In my opinion this is true in a parliamentary system, but not in a presidential one, since in the latter indefinite reelection reinforces the trend towards self-centered and predominant leadership and exposes the political system to the risk of a “democratic dictatorship” or to a plain authoritarian system. The disastrous reelection experiences with Anastasio Somoza in Nicaragua, Alfredo Stroessner in Paraguay, and Joaquin Balaguer in the Dominican Republic bear witness to this.
In addition, indefinite reelection usually poses a threat on the principles of equality, equity, and honesty in the electoral race, because it grants undue advantage to the incumbent president, badly affecting the other candidates. The October 2012 electoral campaign in Venezuela, in which Chavez was reelected, is a clear example of this pathology.
The conclusions of a recent seminar on the issue point out that, in many instances, the figure of presidential reelection in Latin America has been characterized by being more misguided than right. This is so because it has served the aims of some rulers who want to stay indefinitely and even to perpetuate themselves in power, either by themselves or by others.
In said seminar there was consensus, also, on the fact that the risks associated to presidential reelection are usually directly related to the performance of institutions in each country: those where institutions are strong, the risks of a pathological departure are lower, while they are stronger in those countries with weak institutions.
Independence of powers
A strong institutional system is characterized by the existence of both public powers independent from the Executive, particularly the Judiciary, and by an institutionalized system of political parties which are competitive.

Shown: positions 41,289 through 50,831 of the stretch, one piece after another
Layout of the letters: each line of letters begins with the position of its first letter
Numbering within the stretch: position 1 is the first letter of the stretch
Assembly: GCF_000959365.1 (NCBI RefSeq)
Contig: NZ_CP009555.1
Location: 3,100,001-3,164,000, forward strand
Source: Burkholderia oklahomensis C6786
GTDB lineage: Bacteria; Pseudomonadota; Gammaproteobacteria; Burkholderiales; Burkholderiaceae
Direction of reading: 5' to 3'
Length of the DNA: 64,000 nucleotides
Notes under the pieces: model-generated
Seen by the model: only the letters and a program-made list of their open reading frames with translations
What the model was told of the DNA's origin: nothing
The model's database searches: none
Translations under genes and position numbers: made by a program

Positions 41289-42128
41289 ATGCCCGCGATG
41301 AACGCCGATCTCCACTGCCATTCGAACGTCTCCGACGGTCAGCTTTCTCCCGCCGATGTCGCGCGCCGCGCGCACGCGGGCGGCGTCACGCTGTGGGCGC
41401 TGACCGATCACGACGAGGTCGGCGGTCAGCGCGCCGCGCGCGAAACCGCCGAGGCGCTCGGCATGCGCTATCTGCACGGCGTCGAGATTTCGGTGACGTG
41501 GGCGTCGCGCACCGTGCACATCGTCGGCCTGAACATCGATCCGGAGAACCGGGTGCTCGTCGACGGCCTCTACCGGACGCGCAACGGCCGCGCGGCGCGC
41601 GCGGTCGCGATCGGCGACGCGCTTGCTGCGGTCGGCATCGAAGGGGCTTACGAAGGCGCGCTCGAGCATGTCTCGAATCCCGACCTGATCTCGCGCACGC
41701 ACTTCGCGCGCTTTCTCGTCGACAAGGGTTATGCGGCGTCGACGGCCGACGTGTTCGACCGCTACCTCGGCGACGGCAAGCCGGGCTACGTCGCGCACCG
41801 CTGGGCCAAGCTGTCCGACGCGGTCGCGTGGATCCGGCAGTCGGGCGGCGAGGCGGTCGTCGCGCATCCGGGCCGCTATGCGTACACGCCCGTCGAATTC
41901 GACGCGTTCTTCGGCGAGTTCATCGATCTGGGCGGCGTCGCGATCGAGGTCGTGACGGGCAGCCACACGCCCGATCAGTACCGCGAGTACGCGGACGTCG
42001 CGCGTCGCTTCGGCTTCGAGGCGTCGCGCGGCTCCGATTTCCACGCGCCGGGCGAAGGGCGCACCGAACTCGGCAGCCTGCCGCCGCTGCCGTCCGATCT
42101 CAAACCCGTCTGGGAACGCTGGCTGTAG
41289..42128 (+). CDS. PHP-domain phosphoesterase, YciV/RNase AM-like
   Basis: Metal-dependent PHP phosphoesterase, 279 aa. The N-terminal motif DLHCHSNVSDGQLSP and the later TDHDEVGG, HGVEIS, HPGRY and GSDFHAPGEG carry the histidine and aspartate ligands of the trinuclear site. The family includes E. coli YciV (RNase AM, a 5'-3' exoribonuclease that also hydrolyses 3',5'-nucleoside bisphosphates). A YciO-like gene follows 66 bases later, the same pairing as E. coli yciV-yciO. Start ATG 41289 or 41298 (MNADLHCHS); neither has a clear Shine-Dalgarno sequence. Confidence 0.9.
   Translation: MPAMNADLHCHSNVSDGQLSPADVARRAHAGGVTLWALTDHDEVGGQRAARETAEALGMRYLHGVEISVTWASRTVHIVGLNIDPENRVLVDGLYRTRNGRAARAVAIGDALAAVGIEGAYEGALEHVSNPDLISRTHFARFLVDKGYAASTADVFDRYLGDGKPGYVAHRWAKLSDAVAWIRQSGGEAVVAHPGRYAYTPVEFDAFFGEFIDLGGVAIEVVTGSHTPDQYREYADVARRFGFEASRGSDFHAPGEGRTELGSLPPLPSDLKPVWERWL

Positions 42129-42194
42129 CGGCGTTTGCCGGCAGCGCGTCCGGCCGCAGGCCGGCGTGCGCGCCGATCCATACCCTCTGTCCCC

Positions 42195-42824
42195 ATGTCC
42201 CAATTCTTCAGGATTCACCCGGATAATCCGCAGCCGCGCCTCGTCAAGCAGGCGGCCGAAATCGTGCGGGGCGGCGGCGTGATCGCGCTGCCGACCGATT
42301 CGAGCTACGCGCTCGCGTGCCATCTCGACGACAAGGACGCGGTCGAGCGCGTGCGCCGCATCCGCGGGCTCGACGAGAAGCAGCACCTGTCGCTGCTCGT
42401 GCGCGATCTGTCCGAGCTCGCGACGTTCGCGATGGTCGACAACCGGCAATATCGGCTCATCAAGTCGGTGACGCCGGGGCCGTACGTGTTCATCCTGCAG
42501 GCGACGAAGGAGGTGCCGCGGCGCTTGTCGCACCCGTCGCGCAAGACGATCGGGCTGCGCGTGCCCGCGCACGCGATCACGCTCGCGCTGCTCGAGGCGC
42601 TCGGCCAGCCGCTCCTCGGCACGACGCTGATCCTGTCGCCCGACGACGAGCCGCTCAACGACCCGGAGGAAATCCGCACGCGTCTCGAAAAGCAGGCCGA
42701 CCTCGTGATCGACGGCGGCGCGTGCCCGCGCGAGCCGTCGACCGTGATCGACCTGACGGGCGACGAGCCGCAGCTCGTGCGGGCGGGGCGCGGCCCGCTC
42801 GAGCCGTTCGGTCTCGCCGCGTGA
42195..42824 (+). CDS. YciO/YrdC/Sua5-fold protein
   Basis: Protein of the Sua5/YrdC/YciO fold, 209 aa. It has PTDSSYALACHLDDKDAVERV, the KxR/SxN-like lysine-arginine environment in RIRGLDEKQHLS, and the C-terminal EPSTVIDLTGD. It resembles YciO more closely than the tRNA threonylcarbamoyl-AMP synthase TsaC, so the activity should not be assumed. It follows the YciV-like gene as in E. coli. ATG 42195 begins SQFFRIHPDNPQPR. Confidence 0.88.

As the comparative Latin American experience shows, in countries with weak institutions indefinite reelection, even the immediate one, of the president has serve the purpose of concentrating political power in the Executive, causing major damage to the principle of the division of powers and, above everything else, to the independence of the agencies of public power, to which the functions of jurisdictional and political control are entrusted. Venezuela, Ecuador, Bolivia and Nicaragua are some of the examples of this trend.
Assuming that the continuity and the excellence of an administration depend on a longer or prolonged term for one person is a fallacy: continuity and excellence do not depend on persons but on institutions.
Therefore, it is a must to leave behind the doctrine of indispensable men and women and to reinforce the principle of alternation in the exercise of political power.
As Carlos Malamud well pointed out in his article Monarchical Presidential Rules, “The problem of strong presidencies without institutional and political counterbalances is their drift to authoritarianism and corruption. Along with this comes the risk which self-centered rule entails and, where applicable, overlord rule, which in some situations borders the cult of personality.”